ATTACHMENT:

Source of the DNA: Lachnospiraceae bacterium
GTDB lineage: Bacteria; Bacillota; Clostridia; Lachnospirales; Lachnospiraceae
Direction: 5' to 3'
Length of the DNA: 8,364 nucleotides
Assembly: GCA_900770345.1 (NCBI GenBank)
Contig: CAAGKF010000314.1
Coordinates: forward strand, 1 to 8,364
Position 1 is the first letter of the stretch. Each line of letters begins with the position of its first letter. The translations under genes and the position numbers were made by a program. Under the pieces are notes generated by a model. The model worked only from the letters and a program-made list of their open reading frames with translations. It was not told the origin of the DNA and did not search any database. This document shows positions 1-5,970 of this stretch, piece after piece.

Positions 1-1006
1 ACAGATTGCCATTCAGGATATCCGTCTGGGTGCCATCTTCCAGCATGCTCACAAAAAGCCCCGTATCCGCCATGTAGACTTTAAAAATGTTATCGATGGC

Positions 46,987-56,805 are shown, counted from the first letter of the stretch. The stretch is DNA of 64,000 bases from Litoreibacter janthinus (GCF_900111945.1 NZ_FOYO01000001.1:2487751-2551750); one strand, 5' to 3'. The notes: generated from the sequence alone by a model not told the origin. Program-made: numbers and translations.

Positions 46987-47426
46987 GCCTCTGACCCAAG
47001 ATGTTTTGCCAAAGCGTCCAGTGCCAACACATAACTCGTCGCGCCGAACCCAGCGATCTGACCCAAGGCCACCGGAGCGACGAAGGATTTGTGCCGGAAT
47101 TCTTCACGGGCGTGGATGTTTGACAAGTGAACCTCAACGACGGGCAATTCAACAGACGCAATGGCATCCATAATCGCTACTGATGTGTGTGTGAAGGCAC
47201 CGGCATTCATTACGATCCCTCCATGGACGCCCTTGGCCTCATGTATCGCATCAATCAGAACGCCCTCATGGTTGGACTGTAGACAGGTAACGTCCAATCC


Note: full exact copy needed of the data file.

Source of the DNA: Lachnospiraceae bacterium
GTDB lineage: Bacteria; Bacillota; Clostridia; Lachnospirales; Lachnospiraceae
Direction: 5' to 3'
Length of the DNA: 8,364 nucleotides
Assembly: GCA_900770345.1 (NCBI GenBank)
Contig: CAAGKF010000314.1
Coordinates: forward strand, 1 to 8,364
Position 1 is the first letter of the stretch. Each line of letters begins with the position of its first letter. The translations under genes and the position numbers were made by a program. Under the pieces are notes generated by a model. The model worked only from the letters and a program-made list of their open reading frames with translations. It was not told the origin of the DNA and did not search any database. This document shows positions 1-5,970 of this stretch, piece after piece.

Positions 1-1006
1 ACAGATTGCCATTCAGGATATCCGTCTGGGTGCCATCTTCCAGCATGCTCACAAAAAGCCCCGTATCCGCCATGTAGACTTTAAAAATGTTATCGATGGC

Positions 46,987-56,805 are shown, counted from the first letter of the stretch. The stretch is DNA of 64,000 bases from Litoreibacter janthinus (GCF_900111945.1 NZ_FOYO01000001.1:2487751-2551750); one strand, 5' to 3'. The notes: generated from the sequence alone by a model not told the origin. Program-made: numbers and translations.

Positions 46987-47426
46987 GCCTCTGACCCAAG
47001 ATGTTTTGCCAAAGCGTCCAGTGCCAACACATAACTCGTCGCGCCGAACCCAGCGATCTGACCCAAGGCCACCGGAGCGACGAAGGATTTGTGCCGGAAT
47101 TCTTCACGGGCGTGGATGTTTGACAAGTGAACCTCAACGACGGGCAATTCAACAGACGCAATGGCATCCATAATCGCTACTGATGTGTGTGTGAAGGCAC
47201 CGGCATTCATTACGATCCCTCCATGGACGCCCTTGGCCTCATGTATCGCATCAATCAGAACGCCCTCATGGTTGGACTGTAGACAGGTAACGTCCAATCC